Hagglund VAN

Toronto FC set sights on Voyageurs Cup, another shot at Champions League

TORONTO – When the whistle blows, a trophy will be on the line.

Toronto FC will face off against Vancouver Whitecaps FC on Wednesday night at BMO Field in the second leg of the 2018 Canadian Championship final to determine who will lift the Voyageurs Cup.

After a 2-2 draw in the opening leg in Vancouver last week, though Toronto holds the advantage on away goals, the series is finely balanced.

“An opportunity to win another trophy, represent the city, and be the best in Canada,” summed up Toronto-born Ashtone Morgan. “We're going to go out and put our best foot forward to win.”

The added motivation of being Canada's representative in the Concacaf Champions League next year only raises the stakes.

“The guys understand what tomorrow means; it's an important game,” said Greg Vanney. “They're motivated to go out and do what they have to do.”

Defender Drew Moor, who made his return on the weekend from a long injury absence called the match: “The biggest one of the season so far.”

“We get a good result and it puts us back in the [Concacaf] Champions League next season, which would be huge,” continued Moor. “We just played [Vancouver], know what to expect from them. They're not normally a team that comes out and goes after it, they stay organized defensively and look to counter. I imagine it will be similar to that.”

“They have to get goals, so we have to be prepared, be organized; have to communicate well,” urged Moor. “We've been pretty good in these twoleg series the past couple seasons. We've set ourselves up well, but the job is far from done.”

Wednesday will have a familiar feel.

Since the 2016 MLS Cup Playoffs, in seven two-legged series that ended at BMO Field, TFC has not faltered.

“We're happy to be at home, on our surface, in our stadium and tonight in our beds,” said Vanney. “We want to play this game in front of our fans. All those things are familiar and exciting. We like the setting, like our opportunity to win the championship. We've got to go out and perform, do the little things to make this result go in our direction.”

Standing in their way will be Whitecaps FC, led by former TFC midfielder Carl Robinson.

“They're a dangerous team, especially on the counterattack,” cautioned Vanney. “[Alphonso] Davies [has] been incredibly confident, direct, and active in looking to take guys on and create havoc.”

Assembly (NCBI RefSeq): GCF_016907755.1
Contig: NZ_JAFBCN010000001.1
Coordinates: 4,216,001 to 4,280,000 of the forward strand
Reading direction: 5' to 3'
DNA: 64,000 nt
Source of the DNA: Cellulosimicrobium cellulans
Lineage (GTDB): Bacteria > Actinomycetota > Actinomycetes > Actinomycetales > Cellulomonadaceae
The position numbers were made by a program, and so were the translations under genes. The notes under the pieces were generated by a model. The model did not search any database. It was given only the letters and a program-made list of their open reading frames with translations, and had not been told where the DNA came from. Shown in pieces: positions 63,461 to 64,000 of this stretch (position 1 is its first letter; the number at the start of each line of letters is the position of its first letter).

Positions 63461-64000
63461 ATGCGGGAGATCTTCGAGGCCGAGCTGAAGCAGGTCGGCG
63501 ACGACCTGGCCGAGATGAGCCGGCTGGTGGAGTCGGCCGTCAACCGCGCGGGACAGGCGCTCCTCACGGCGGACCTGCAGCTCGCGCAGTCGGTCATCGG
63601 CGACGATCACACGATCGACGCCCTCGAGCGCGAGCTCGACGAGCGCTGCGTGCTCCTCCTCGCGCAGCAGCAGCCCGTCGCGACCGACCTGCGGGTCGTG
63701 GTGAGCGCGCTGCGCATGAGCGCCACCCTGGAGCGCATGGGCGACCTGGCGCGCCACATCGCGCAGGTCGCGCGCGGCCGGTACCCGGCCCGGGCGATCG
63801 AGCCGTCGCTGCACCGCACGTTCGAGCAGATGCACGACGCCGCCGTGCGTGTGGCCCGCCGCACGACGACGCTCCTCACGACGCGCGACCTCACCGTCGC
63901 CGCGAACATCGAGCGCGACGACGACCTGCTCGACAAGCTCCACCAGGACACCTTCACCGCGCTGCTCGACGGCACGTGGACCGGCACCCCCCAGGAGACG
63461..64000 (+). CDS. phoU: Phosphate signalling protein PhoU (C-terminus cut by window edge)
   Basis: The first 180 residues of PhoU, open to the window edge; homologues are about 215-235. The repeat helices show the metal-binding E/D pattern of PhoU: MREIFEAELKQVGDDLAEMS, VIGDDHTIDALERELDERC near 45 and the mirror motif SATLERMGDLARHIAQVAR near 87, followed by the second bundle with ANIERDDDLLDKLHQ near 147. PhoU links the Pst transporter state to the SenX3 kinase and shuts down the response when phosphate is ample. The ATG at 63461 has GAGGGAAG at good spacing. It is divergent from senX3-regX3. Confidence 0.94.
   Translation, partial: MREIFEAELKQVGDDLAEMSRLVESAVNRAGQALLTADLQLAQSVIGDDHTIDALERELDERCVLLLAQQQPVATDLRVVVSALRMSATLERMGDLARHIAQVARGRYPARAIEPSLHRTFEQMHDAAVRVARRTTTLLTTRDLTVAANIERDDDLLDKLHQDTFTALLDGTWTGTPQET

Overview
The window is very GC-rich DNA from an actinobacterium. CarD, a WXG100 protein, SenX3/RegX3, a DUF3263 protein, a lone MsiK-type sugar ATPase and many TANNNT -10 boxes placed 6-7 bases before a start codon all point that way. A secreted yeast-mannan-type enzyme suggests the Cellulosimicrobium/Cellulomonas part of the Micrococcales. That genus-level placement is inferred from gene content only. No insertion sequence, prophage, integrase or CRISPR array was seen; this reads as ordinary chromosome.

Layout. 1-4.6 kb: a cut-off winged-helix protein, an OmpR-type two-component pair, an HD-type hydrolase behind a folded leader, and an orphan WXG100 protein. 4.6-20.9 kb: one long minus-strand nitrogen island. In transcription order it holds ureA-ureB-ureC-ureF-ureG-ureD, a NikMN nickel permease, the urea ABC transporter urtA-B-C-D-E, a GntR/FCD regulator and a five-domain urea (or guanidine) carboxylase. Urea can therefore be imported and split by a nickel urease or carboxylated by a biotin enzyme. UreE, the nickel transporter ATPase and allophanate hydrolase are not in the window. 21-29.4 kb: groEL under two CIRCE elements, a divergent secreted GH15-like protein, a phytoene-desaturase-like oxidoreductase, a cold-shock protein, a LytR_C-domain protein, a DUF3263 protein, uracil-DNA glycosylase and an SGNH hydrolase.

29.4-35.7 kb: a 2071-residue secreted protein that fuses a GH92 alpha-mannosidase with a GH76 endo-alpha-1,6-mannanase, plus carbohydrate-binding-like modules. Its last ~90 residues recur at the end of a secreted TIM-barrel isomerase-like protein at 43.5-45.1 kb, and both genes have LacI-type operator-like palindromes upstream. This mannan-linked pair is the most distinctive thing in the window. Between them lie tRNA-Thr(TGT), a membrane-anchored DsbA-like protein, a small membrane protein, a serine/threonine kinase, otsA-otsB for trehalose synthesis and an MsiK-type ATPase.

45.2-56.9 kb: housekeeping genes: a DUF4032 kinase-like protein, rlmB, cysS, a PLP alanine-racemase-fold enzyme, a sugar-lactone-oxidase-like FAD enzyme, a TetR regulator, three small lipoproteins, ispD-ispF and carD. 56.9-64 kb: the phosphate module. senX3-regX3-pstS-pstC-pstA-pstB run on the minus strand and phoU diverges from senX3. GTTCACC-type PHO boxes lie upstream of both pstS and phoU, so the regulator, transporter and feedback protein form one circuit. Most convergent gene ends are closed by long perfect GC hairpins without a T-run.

“Kei [Kamara] is always a handful up top with his size. [Yordy] Reyna, [Cristian] Techera, [Brek] Shea, they've got a number of guys who in transition, on the service, can be dangerous,” detailed Vanney. “If it's a game where we have a lot of the ball, we have to be smart about our organization behind, make sure we're managing the passes out and anything that can look like a transition in the other direction.”

Level at twos and with away goals always front of mind in these affairs, according to Vanney, “The first goal is important.”

“[If we score] they have to find two goals, which, for a team that likes to play on the counter, it means they have to open themselves up more, try to find more of the ball and expose themselves [to] attacks,” explained Vanney. “Not in the early part – they can probably still manage to stay with whatever they feel is the best version of them – but as the game progresses as, if we can stay in a driving seat, they'll come out more and extend themselves. That opens up spaces to make plays on the attacking side.”

These encounters are never short on drama.

Doneil Henry, another former Red, conceded the late own-goal last Wednesday that saw the series tied at the midway point. When these same two clubs met in the final in 2016, Will Johnson proved the hero late with a series-deciding strike. And last season, come the second leg of the final against the Montreal Impact, Sebastian Giovinco took matters into his own boots, finding the late winner as the clock ticked down.

“You can never tell with football, especially the Canadian Championship final,” reminded Morgan. “We want to get out there and complete the job.”

For his part, Vanney could do without any surprises.

“I hope there is not drama,” said Vanney. “I imagine at some point the game will get a little chaotic or hectic.”

“Always in these second legs, somebody finds themselves in desperation mode. It's a matter of how early and at what point,” explained Vanney. “When it does, the game has the potential to get back-and-forth and become dramatic. We're going to try to keep it to as [little] as possible, but the potential is always there.”

Six-time winners, Toronto are looking to claim a third-straight Voyageurs Cup title.

“We set ourselves up well to close out the series,” said Moor. “To go and win the game.”

“These two leg series are roller-coaster rides, up and down, especially the second game,” added Moor. “We need to focus on winning the game: at home, in front of our fans... a cup final that means so much to them and to us. We have to put in 90-plus minutes of everything it takes to get the result we need.”